Will increasing UK oil and gas production reduce energy bills?

As energy bills go up and up, there have been suggestions that increasing the flow of oil and gas from the North Sea will help to combat spiralling bills. But the way energy is traded across the world, as well as decisions made by this and previous governments, means that churning out more fossil fuels is not the answer.

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Over the last six months, energy bills have rocketed and they show no sign of stopping. It’s being driven by the price of gas on the global energy market and over one-third of the UK’s electricity is produced by burning gas. Ofgem, the energy regulator, recently increased the energy price cap, the maximum price energy companies can charge on their default tariffs, so bills will go up again in April. Another increase is also likley to be announced for later in the year.

As a result, millions of people will find it harder to pay essential energy bills and risk sliding into poverty. So a number of suggestions have been made to bring bills down, from cutting VAT on energy prices to imposing a windfall tax on companies like BP and Shell which are making record profits.

Another suggestion has been to increase the amount of gas being produced in the North Sea [paywall]. On the surface, this seems to make sense – the principles of supply and demand mean that making more gas available will bring prices down. Unfortunately, it’s not that simple.

British gas exports have increased

One reason this wouldn’t work is that plenty of gas is already being produced, it’s just not available to British customers. As Richard Black of the Climate and Energy Intelligence Unit recently pointed out, British gas exports have increased massively, more than doubling year-on-year.

As Black explains, our bills aren’t benefiting from this gas bonanza because although the gas is being piped up from British waters, it doesn’t belong to Britain – it belongs to BP, Shell or whichever company is operating there. And because their prime motive is to make as big a profit as possible, they’ll sell it for the highest price which is often to other countries.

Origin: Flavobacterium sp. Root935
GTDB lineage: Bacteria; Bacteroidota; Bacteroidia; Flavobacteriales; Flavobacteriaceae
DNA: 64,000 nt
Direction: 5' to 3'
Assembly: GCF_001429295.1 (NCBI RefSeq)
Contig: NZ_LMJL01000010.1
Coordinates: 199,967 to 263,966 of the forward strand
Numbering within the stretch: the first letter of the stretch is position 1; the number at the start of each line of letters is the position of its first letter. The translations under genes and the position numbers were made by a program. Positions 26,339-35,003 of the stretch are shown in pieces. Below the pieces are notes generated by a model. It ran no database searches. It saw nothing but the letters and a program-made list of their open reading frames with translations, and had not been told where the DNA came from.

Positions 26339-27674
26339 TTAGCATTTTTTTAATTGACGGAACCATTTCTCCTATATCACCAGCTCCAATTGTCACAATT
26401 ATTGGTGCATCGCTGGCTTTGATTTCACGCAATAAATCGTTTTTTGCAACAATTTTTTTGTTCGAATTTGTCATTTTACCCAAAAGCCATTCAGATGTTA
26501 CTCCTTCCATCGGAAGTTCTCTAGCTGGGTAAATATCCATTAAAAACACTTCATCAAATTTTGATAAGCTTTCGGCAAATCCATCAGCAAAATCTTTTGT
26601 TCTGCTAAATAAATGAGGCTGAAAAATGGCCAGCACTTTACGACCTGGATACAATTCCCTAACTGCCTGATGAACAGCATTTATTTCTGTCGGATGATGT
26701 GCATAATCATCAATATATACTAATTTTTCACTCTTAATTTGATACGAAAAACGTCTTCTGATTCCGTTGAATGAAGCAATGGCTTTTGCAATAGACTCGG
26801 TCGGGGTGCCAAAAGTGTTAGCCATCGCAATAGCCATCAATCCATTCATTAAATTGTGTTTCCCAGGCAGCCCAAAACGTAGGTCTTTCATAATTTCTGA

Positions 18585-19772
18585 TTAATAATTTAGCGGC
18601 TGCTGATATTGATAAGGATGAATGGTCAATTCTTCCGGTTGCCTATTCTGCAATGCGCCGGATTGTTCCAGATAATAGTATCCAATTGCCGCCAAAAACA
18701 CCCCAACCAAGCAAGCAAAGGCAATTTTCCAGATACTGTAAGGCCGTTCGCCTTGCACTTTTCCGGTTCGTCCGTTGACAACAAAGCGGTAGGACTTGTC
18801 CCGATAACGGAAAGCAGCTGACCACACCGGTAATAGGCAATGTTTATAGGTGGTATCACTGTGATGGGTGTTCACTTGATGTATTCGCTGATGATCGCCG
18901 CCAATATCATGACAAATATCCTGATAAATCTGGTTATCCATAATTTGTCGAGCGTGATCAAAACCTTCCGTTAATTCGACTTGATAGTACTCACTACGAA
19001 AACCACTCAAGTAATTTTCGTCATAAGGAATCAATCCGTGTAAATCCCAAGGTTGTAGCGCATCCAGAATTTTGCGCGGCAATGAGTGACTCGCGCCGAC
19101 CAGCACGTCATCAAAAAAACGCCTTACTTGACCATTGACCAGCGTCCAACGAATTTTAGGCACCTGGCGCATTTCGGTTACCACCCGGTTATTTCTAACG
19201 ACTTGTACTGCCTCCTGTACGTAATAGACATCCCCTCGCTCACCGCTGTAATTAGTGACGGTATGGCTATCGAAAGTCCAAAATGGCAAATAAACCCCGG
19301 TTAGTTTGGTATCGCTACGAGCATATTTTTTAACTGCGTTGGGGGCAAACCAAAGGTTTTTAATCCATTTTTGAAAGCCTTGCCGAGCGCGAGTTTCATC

The situation is made worse because the UK isn’t able to store much gas for later use. A large facility that provided most of the country’s storage capacity closed in 2017 after the government decided it wouldn’t pay for the upkeep. With no way to store gas, increasing North Sea production can just mean more will be exported.

Clean energy policies were binned

Energy bills are also going up because the government, in its wisdom, decided to scale back or even ditch policies that would have reduced the UK’s reliance on gas.

Back in 2013 when rising gas prices were also a problem, then-prime minister David Cameron decided to abandon policies designed to increase clean energy production and improve energy efficiency in homes. The thinking was that investing in green policies was costing too much, so ditching them would bring down bills and “cut the green crap” (as Cameron is reported to have said).

The problem was that pulling investment from clean energy like wind and solar means that, nine years later, we’re still more heavily reliant on gas for heating and electricity than we need to be. And without government grants or subsidies for insulation, people are forced to use more energy to heat their homes. It’s been estimated that failing to follow through on these energy policies has added nearly £2.5bn to bills.

It seems the penny may have finally dropped though, and business secretary Kwasi Kwarteng seems keen to boost renewable energy production in the UK. He recently said that “the more clean, cheap and secure power we generate at home, the less exposed we will be to expensive gas prices set by international markets”.

It’s by moving away from gas, rather than pumping out even more, that energy prices will be insulated from global spikes and the threat of poverty will be lifted for millions of people.

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